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The Modernist Review #39

4 April 2022

In the UK over the last couple weeks there has been a noticeable uptick of sunshine, birdsong, and lamb sightings – we’ve crunched the numbers and can only conclude that Spring is finally here. Our issue this month is ripe with reviews, as our authors have emerged like hibernating animals from a winter spent hunkered by the fire reading their critical works of choice. Their thoughtful reflections of the newest contributions to the modernist marketplace of ideas are nicely rounded out by our lone article this month, an investigation of Mina Loy’s playful reconstruction of poetic form, culminating in her design of a build-it-yourself alphabet. If the weather holds – or maybe you permanently live somewhere sunnier than we do! – we recommend reading outside (though pack a jacket… and maybe a scarf, still).

Our first review comes from our own Jinan Ashraf, who makes a case for Ragini Mohite’s Modern Writers, Transnational Literatures: Rabindranath Tagore and W.B. Yeats. Ashraf’s review examines the methods and motives of Mohite’s study against the broader currents and debates in transnational methodologies and world literatures, investigating the existing critical scaffolding of Indo-Irish scholarship on Tagore and Yeats, with a special focus on their place in the broader transnational turn in modernist studies. Ashraf’s reading of Mohite points out these two figures as long-held critical favourites for examining modernist enactments of their respective national identities. 

So returns, so renewals: the contents of this month’s TMR reflect this critical oscillation between these pillar concepts. In the case of Katie Jonesreview of Historical Modernisms: Time, History and Modernist Aesthetics, return and renewal are in the form of history as a modernist, aesthetic concern. According to Jones, the aim of the book is to “undo modernism’s associations with ahistoricity, as supposedly exemplified by the avant-gardes, by reading modernist arts in context”. As she guides us through the chapters, considering the engagement of modernist authors with the 19th century, the expansion of the canon through “global little magazine culture” and  the understanding of time through the concepts of Kairos and “future-orientations and potentiality”, as well as the approach of the avant-gardes to history, society and politics, Jones captures the key arguments of a collection of diverse essays which, in her words, “emphasise[s] a concept of history as in the (re)making”.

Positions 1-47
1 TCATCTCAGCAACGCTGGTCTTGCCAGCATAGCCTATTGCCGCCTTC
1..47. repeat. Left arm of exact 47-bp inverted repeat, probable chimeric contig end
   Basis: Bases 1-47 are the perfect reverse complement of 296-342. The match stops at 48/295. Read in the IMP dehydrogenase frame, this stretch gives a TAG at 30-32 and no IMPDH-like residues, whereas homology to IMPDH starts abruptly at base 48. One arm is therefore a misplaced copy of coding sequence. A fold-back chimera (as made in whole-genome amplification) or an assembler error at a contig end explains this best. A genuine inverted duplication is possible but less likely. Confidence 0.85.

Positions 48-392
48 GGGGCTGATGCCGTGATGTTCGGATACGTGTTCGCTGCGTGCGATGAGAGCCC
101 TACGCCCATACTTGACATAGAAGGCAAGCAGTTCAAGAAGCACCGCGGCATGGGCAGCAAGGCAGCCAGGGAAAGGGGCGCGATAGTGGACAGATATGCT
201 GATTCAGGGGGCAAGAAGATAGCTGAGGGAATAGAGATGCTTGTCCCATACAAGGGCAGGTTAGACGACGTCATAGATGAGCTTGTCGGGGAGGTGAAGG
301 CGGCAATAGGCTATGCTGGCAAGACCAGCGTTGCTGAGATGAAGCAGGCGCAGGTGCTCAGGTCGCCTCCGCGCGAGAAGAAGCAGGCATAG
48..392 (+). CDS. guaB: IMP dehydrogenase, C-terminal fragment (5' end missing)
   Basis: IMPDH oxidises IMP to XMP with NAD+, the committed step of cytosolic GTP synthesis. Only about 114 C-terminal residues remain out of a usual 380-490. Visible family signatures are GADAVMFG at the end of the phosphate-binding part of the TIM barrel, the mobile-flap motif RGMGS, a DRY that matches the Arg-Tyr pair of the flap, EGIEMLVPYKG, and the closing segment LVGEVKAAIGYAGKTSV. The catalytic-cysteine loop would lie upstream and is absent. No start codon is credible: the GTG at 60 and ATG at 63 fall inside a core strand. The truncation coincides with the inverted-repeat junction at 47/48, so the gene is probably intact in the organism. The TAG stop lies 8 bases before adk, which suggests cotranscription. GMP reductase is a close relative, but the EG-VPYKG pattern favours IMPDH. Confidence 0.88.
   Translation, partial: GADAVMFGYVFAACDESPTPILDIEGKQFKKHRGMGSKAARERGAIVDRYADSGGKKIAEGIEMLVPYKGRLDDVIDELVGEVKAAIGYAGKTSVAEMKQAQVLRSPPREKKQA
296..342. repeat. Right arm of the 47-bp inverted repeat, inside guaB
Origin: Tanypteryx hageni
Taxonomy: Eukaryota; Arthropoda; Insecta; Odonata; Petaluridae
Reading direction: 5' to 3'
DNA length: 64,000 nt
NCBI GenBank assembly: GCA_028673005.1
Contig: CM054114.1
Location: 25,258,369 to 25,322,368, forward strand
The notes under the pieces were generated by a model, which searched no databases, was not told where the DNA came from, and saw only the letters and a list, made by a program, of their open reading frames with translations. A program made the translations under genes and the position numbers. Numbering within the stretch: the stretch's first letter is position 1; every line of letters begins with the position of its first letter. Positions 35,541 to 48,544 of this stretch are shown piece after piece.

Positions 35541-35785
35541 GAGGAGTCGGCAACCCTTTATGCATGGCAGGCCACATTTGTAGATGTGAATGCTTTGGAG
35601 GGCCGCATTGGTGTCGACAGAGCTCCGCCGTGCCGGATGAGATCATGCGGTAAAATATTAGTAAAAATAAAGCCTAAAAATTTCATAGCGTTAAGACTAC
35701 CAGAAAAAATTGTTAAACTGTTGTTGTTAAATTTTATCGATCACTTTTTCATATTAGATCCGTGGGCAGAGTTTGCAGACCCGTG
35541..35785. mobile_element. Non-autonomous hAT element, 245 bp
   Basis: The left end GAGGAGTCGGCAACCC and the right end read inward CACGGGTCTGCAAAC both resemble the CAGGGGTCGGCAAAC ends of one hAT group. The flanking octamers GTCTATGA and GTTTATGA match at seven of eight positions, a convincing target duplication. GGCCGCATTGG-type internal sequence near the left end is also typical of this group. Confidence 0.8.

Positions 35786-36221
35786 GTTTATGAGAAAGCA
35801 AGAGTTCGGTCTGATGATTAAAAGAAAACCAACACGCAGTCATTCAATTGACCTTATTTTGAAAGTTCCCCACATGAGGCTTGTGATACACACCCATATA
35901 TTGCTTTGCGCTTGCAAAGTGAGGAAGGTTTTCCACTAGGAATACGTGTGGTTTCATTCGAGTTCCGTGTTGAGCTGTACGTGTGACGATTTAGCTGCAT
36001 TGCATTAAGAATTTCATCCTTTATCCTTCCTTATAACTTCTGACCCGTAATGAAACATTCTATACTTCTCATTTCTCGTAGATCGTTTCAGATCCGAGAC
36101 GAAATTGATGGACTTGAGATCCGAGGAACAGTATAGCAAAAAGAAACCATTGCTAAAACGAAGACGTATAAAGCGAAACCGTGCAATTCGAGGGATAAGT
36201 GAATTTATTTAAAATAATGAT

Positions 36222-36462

Shifting this idea of (re)making to a poetic strategy, Bowen Wang’s article ‘Mina Loy, Logopoeia, and the Alphabet that Builds Itself’ pays homage to the personal tradition of Mina Loy by teasing out the various textual processes underpinning audio-visual emotion in Loy’s revolutionary poems. He foregrounds some of Loy’s formal concerns with the physicality of language and the racial, sensual and political energies informing such an approach to aesthetic modernism. His article poses interesting questions on tactility, verbal imagery, and the formal and textual concerns of modernism and the avant-garde. In critically engaging with Loy’s plastically constructed segmental letters, Wang illuminates a fascinating theory of poetic language which could be conceived as ‘kinetic, geometric, recombinant, and open to mutation’. 

The final contributor to this month’s issue, Buxi Duan, considers another kind of protean modernism through the “various literary personae” of D. H. Lawrence. In his review of Annalise Grice’s D. H. Lawrence and the Literary Marketplace: The Early Writings, Duan delves into the subject of Lawrence’s active engagement with his literary circle and the modernist marketplace. In his view, this volume offers interesting insights into an often neglected side of the author, often perceived “as a peripheral figure” and an isolated writer within the modernist period. Discussing the evidence provided in the case studies from the book, Duan supports the author’s understanding of Lawrence as a complex figure with “many faces as a novelist, poet, letter-writer, dramatist, literary reviewer, and arguably essayist and journalist”. Many individual instances, according to the reviewer, offer a more detailed, although not yet comprehensive account of Lawrence’s first steps in the literary world, and unveil his active efforts to form “an authorial identity”, connect to mentors and influential networks, and make an impact on the literary marketplace.

The cluster of writings here assembled for this issue all speak to a productive instability – an eschewing of the systems, mandates and manifestos that precede our ideas of modernism. These pieces, touching on assorted approaches and aspects of modernism suggest that despite attempts at self-definition, modernism is not pre-formed but performed, in old and new contexts alike. We hope you enjoy sampling these few fruits of fresh thinking, and that they might sow a few seeds in turn. 

Best wishes,

Emily, Jennifer, Hannah, Elena & Jinan

Image credit: Vincent Van Gogh, Undergrowth with Two Figures, c. 1890, oil on canvas, Cincinnati Art Museum. Public domain.


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